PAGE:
There’s a strange camaraderie birthed by inching along Satan’s slip-and-slide. Lord knows the chances of me hanging out with any of my fellow traffic prisoners is close to zero, but I can’t help but believe in unity through misery. “Let them eat asphalt,” or something like that. I have great faith that, in our moment of communal misery, we are all filling our heads with some kind of audio distraction: music, NPR, screaming to mitigate the pain of existence, etc…

So was this sweet slice of desert grooviness I picked for my time-served truly better than what my gridlock compadres were married to? Well, I suppose you would have to ask a different question altogether to get to the bottom of that one. Is the haunting crooning of Josh Homme more substantial in passing time than, say, the calming presence of Kai Ryssdal’s musings on the economy? I considered this as a Dodge pickup nearly gives my lil’ hatchback a speed strip on the side as it barrels down the shoulder. The bastard. That aside, the rich harmonies of multi-tracked Homme do well to express my road rage, whereas the voice of Marketplace might simply calm me down. And unless Mr. Ryssdal can also slap the skins like Jon Theodore, I think QotSA take this round.

But it isn’t a soundtrack of anger. Hell no. This is controlled madness. When was the last time you heard this much fuzz with this much control? Money for Nothing? Ask your parents, little ones. I think that’s a fair line to draw. Big time rock groups in their prime taking wild distortion and taming it like it’s some kind of pony bred for a toddler’s birthday. Ever since their eponymous debut they’ve been pushing this kind of tight awesome, this album just perfects it.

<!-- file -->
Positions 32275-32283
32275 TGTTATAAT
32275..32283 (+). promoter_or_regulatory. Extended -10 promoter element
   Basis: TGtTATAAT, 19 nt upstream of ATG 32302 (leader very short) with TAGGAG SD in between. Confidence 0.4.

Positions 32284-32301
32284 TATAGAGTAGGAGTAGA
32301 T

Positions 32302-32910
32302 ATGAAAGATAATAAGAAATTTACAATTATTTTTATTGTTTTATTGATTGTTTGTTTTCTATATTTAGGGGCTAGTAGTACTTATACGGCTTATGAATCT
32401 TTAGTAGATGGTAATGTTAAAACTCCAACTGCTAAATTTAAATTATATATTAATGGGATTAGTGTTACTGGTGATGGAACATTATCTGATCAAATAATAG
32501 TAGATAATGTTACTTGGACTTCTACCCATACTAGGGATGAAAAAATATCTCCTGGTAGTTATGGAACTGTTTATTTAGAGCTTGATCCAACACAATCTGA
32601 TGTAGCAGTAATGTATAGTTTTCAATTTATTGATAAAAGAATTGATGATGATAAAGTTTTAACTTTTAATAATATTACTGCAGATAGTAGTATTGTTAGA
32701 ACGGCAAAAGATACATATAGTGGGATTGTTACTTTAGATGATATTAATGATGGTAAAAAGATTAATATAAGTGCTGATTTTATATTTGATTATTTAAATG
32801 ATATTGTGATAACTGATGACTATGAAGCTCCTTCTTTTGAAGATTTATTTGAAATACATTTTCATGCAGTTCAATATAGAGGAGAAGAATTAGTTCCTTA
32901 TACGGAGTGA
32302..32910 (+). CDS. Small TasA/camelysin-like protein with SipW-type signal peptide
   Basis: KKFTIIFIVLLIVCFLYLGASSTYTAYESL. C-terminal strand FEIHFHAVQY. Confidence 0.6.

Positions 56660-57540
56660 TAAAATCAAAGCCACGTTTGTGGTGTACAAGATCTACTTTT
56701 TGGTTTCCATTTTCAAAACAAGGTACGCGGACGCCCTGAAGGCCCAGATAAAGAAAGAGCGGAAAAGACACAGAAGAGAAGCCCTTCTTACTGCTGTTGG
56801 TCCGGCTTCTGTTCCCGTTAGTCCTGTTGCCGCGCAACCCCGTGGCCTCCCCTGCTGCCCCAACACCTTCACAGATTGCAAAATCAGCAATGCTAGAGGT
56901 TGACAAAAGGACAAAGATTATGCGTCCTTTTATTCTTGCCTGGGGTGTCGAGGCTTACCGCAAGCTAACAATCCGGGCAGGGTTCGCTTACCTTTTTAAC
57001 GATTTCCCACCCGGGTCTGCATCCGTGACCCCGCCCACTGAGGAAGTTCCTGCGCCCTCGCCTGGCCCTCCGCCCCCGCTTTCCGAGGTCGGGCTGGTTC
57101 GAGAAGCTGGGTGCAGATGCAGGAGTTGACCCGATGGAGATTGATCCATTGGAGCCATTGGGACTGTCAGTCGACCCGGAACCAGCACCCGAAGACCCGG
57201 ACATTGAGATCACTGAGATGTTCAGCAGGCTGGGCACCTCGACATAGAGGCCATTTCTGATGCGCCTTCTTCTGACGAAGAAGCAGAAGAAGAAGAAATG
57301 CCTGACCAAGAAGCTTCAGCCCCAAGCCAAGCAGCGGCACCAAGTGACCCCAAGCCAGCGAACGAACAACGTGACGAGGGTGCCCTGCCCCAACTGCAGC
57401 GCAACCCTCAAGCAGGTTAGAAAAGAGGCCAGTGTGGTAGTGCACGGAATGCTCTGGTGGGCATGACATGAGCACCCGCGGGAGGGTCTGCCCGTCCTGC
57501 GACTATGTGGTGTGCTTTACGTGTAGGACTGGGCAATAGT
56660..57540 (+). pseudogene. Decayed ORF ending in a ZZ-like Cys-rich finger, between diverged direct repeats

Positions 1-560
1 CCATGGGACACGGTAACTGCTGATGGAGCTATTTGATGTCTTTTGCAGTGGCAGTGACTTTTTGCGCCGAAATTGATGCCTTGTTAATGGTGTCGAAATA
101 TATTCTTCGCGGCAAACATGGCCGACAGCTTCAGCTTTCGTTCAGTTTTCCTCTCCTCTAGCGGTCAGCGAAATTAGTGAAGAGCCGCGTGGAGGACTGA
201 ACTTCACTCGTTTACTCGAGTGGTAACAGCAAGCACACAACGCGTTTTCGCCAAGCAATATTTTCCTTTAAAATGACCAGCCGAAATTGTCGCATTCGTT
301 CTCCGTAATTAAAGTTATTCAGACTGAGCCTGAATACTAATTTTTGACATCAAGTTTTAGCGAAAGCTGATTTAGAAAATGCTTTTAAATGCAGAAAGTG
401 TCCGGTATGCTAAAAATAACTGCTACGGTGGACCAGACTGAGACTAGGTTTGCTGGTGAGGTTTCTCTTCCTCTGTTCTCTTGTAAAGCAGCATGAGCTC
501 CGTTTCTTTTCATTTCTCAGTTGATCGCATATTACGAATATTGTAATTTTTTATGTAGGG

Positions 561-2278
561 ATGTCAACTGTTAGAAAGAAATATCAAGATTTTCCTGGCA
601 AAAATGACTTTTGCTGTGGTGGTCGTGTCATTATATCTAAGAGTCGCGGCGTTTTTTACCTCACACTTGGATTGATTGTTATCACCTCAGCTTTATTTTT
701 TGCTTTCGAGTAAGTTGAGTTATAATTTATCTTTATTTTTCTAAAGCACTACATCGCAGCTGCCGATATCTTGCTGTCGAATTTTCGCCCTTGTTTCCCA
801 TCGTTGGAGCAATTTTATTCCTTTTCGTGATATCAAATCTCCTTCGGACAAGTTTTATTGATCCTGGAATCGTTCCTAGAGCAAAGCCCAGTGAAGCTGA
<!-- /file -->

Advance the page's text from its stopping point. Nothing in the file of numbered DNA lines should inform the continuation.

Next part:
“Perfects it.” The drive is getting to me. Christ, I deserve a throat punch. At this point I’ve been in the car for a good hour, so you’ll have to forgive me. There’s some truth in it, though. You build a career around fuzzed-out grooves and you’ll eventually get all up on nirvana’s teat at some point. Right? I reach this conclusion at the same moment I pass the “monumental” Eisenhower Tower, sparking a revised revelation: maybe it’s not about peaking. When you got a lot to say, you do what it takes to keep saying it. You can look back as much as you want and wish you said something differently, but it takes a true driver to force their gaze straight ahead and realize it was always going to happen the way it did.

Now, I should add the disclaimer that pseudo-philosophical bullshit is always a bad idea, especially when you’re getting merged on in a stream of dino-fueled metal going 80 meant to be going 70. BUT, QotSA are catching some undeserved shit for working with a pop producer and I’m at my damn wit’s end trying to understand that hate. What gives a band sustained credibility is for them to consistently release exactly what they want, exactly when they want it. And they certainly have.

So in the end, why the hell does it matter what I have to say about it? Like I said before, y’all are gonna listen to it regardless of what conclusion I arrive at; form your own damn opinions. Just know that this record got me 23 miles east in a better mood than I would be in without it. Whether it was the hyper-original melodies, guitar parts that couldn’t possibly work together but somehow do, disgustingly boppy rhythms, pain-laced vocals or some kind of devilish shit I haven’t even heard of, I loved it all.

Conclusion: listen to the damn album and stay the hell out of traffic.